Amid the school supply shopping and back-to-school jitters that signal the end of summer, August is the perfect time for working parents of kids in school to brush up on helpful laws that can help them manage the competing demands of work and family.
Parental involvement is key to a child’s success in school. In some states, parents have the right to time off from work to attend events, like parent-teacher conferences, at their children’s schools. In California, D.C., Illinois, Massachusetts, Minnesota, Nevada, and Rhode Island, workers in both the private and public sectors can take job-protected leave from work to participate in a child’s educational events. Illinois’ law, for example, requires that employers with at least 50 employees give workers eight hours per school year to attend a child’s school activities. In other states—Arkansas, Hawaii, Florida, Tennessee, and Texas—only government employees are entitled to school-related leave for a child. Laws in some other states, including Louisiana, Oklahoma, Oregon, Utah, encourage employers to give working parents leave for school events, but don’t require them to. For more information about the laws in your state, check out A Better Balance’s updated fact sheet on educational leave.
Certain workers in San Francisco, Vermont, and, starting September 1, 2016, New Hampshire, also have the right to request workplace flexibility without penalty. A more flexible schedule—for example a change in your start and stop times or the ability to work from home—may make it easier to accommodate a child’s school schedule. While these laws do not guarantee that covered workers’ requests will be granted, they prohibit retaliation and offer a process for employees to engage with employers about alternative work schedules. See Babygate for more information on the San Francisco and Vermont laws.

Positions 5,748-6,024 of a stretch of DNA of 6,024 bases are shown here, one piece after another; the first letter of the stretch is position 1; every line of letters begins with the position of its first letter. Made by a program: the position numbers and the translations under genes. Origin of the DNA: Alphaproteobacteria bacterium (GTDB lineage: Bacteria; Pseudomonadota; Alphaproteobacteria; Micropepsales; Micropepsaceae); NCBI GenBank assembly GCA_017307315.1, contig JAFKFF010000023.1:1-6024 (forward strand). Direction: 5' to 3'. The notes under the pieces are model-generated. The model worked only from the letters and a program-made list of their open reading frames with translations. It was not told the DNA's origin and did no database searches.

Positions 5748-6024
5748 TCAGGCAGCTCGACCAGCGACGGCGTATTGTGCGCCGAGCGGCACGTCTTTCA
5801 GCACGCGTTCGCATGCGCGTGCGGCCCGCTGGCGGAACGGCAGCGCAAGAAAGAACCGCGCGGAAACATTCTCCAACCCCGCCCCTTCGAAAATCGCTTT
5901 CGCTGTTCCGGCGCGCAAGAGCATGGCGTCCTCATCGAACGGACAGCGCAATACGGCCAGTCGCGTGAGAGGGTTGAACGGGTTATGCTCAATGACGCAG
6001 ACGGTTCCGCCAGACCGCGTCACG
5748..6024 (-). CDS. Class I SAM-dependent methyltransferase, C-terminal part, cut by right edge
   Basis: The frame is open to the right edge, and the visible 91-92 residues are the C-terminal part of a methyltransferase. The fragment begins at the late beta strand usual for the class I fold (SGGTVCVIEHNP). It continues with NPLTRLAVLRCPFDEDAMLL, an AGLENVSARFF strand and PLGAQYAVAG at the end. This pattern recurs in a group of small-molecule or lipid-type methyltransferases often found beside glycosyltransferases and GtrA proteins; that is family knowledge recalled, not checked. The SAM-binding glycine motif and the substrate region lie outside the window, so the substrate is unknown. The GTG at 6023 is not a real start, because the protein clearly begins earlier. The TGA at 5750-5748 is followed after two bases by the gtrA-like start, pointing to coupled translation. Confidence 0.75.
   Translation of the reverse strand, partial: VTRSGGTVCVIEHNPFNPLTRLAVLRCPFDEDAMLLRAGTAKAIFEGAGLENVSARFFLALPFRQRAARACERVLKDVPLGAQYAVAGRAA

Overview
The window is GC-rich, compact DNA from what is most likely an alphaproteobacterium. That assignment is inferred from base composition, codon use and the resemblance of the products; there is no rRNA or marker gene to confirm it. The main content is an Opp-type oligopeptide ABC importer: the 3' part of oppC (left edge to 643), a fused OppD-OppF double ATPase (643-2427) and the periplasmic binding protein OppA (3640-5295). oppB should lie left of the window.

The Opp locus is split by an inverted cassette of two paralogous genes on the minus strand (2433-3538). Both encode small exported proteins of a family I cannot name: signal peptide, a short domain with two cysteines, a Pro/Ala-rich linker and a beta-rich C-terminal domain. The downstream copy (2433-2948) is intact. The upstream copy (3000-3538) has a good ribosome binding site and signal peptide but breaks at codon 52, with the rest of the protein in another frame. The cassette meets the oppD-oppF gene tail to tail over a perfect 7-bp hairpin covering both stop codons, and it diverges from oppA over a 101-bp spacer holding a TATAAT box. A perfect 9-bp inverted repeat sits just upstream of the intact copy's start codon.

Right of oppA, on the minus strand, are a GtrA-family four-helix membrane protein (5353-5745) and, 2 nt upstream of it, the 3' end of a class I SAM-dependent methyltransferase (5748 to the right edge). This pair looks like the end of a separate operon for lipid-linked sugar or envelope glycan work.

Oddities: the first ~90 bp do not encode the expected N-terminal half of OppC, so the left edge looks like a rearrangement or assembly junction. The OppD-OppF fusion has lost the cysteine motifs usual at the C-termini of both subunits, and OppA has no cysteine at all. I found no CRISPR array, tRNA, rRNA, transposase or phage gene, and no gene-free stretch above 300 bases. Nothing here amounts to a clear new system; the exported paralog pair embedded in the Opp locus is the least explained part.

If you work in a state or locality with a paid sick leave law, you may be able to use your sick time to care for a child who is too ill to go to school. For more information on the sick leave laws where you work, see our chart. Finally, in a few states and over 60 localities, workers are protected from discrimination because of their familial status. In Minnesota, for example, parents, guardians, and people who are pregnant or in the process of securing legal custody of a child are protected from discrimination in employment. Workers in New York City are protected from discrimination at work based on their status, actual or perceived, as caregivers for a minor child or for another relative suffering from a disability. These laws help to ensure that parents are not treated worse on the job just because of their role at home.
At A Better Balance, we are working to ensure that parents can balance their jobs with involvement in their children’s education and wellbeing. If you have any questions about your rights, please consult with a local attorney or call our free clinic, as this post is not intended to provide legal advice.